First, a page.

Starting a New Business
Starting a New Business Starts with The Right Idea, Debt or Equity Financing, Extensive Market Research and Building an Awesome Management Team.
Are you Starting a New Business? Follow These Ten Simple Steps:
Creating a business of your own can be challenging. You will need adequate funding, time, personal support, and professional support in order to move forward successfully with entrepreneurial dreams.
Step 1: Choose the Right Business Idea
The first step toward starting a new business ownership is deciding what kind of business to start. Look for an idea that suits your interests, your personal goals, and your natural abilities. This will help you stay motivated when the going gets tough and will greatly improve your odds of success.
Step 1: Select Some Of Your Interests
Step 2: Refine your Search
Step 3: Review your results
Step 2: Write a Business Plan
Successfully starting a new business are built through careful planning. Before committing a significant amount of money and other resources toward your business, critically analyze your idea, and create a game plan. At a minimum, you should have good answers to the following questions:
What will you name your business? When starting a new business, the name you choose for your business, you’ll want to choose an available name that follows your state’s naming rules and resonates with your customers. In Florida you can do a name check with Secretary of State Sunbiz.
What problem does your business solve? What will set your product or service apart from the competition?
Sales & Marketing
Who are your potential customers? How will you get their attention and convert them into buyers?
People and Partnerships
When starting a new business, you will need to hire and top-notch professionals and develop professional relationships will you need to form to succeed?
How many clients or sales will you need in order to break even? How much money will it take to get there, and where will you get the funding?
Step 3: Form Your Business
- Increased credibility
- Protection from personal liability in the event your business is sued
When starting a new business, as an accountant which business structure is right for your new business.
A limited liability company (LLC) combines the personal asset protection of a corporation with the tax flexibility of a partnership or sole proprietorship. Most small businesses prefer the LLC structure due to its easy maintenance and favorable tax treatment.
A corporation is a separate legal entity that is owned by its shareholders. Corporations have more formal regulations than LLCs and tend to be more attractive to investors. Most large companies like Apple fall under the corporate category.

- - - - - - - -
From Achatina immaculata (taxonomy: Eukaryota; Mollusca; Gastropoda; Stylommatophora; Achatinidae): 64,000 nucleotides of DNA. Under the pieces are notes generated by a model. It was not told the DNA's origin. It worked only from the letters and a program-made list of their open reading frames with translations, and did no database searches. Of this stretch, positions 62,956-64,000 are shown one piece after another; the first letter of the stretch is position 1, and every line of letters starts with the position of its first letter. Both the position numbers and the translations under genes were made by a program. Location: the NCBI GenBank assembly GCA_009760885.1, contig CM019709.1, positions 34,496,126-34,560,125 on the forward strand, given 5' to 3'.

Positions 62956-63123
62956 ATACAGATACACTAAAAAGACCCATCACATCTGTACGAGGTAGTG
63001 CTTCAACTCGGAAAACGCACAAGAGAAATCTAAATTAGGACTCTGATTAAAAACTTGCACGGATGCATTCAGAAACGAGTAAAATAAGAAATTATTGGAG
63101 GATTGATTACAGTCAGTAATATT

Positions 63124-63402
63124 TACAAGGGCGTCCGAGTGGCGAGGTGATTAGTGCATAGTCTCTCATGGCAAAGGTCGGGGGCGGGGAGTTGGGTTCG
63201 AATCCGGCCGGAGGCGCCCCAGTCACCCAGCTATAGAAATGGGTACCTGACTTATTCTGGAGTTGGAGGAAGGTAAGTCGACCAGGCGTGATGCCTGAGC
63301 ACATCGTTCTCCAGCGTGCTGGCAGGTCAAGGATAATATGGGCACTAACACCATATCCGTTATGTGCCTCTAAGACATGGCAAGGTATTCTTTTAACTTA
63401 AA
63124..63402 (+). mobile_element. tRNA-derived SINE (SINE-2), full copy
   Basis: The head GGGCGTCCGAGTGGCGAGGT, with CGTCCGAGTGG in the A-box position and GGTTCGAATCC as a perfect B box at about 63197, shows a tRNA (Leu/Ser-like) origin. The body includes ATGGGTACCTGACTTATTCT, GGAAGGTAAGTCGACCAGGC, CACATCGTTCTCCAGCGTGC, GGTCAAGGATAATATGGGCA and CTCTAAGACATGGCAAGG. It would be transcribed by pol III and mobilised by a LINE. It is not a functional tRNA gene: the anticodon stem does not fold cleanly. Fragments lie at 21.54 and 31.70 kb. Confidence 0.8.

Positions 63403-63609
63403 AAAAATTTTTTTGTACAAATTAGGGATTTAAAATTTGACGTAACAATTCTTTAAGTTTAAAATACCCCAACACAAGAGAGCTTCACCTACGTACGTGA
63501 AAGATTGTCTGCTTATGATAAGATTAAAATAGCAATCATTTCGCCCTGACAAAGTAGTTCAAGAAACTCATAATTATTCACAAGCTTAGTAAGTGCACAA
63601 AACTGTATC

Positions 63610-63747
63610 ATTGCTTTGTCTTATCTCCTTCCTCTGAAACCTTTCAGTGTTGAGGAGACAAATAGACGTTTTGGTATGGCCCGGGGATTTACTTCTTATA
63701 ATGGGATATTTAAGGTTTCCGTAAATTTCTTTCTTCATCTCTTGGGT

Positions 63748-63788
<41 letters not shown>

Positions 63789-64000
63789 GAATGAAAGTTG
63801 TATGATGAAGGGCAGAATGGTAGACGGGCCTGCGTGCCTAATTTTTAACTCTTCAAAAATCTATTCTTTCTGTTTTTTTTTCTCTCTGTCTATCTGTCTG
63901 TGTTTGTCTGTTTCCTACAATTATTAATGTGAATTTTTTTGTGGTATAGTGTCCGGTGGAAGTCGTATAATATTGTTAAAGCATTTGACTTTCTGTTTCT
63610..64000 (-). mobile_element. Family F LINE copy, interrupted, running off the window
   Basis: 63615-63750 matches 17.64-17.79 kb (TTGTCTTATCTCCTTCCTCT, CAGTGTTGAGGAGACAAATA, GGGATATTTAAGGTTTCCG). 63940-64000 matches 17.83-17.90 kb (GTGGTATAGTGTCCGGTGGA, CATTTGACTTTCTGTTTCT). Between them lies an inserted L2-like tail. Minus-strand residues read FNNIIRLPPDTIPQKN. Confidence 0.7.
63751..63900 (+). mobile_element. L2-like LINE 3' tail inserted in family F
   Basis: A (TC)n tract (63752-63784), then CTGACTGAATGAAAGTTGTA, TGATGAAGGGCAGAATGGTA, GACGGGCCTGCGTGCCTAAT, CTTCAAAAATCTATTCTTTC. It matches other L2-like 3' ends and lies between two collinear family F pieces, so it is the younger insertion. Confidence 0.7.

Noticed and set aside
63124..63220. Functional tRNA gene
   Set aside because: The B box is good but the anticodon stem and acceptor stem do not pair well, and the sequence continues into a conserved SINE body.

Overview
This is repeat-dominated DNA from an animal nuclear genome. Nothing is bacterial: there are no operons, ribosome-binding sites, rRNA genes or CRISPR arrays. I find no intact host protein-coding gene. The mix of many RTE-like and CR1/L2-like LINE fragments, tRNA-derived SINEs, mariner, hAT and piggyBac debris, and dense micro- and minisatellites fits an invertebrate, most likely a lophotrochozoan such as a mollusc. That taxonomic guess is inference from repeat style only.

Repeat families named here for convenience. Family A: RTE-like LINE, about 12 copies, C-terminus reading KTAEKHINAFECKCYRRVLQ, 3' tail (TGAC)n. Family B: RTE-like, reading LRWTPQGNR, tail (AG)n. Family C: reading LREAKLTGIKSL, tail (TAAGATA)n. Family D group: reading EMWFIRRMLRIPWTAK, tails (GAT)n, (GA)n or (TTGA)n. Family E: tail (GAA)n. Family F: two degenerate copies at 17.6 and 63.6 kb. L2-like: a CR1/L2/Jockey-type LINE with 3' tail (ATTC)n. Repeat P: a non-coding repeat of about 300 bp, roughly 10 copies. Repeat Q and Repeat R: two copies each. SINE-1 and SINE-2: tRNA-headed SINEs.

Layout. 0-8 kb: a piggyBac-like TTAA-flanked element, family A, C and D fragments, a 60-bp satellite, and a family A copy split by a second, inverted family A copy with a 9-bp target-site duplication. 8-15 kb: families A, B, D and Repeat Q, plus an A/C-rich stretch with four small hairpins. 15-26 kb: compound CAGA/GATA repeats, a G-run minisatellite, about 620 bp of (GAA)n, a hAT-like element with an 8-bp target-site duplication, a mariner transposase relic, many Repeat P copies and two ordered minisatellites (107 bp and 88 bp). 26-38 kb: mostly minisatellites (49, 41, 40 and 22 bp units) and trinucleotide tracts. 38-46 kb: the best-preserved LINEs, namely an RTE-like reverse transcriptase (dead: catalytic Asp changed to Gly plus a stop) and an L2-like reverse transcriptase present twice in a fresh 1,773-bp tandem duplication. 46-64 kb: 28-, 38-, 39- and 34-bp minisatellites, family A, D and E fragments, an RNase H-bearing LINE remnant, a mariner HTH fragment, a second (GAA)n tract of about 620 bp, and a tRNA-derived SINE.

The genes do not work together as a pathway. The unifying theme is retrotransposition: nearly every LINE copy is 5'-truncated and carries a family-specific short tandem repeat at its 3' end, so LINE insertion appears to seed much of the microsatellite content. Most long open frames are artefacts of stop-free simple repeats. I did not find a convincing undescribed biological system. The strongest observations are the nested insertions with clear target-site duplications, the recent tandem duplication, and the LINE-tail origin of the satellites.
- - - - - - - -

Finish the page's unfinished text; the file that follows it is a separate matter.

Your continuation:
A nonprofit organization is one that is funded by donations instead of investors. Nonprofits are typically created to further a social cause and are exempt from paying taxes. The Red Cross is an example of such an organization.
How to Form a Nonprofit
If you choose not to register your company as a business entity, you will be held personally responsible for the debts and liabilities of your business.
In addition when starting a new business, partnership and sole proprietorship business owners may need to file a DBA, sometimes known as a “fictitious name,” “trade name,” or “assumed name” depending on the state. A DBA IS NOT A BUSINESS STRUCTURE.
Find out if your business is required to file a DBA. Note that three states (Kansas, New Mexico, and South Carolina) do not have DBAs.
Step 4: Register for Taxes
With limited exceptions, most businesses require an Employer Identification Number (EIN), also known as a Tax ID Number. An EIN is used to identify a business in its federal tax filings. Without an EIN, you can’t hire employees or open a business bank account.
You should also be aware of important state taxes that may apply to your business:
If you are selling a physical product, you will typically need to register for sales tax in your state. Five states (Alaska, Delaware, Montana, New Hampshire, and Oregon) do not have sales tax.
If you hire employees, you will typically have to register for Unemployment Insurance Tax and state income tax withholding on behalf of your employees.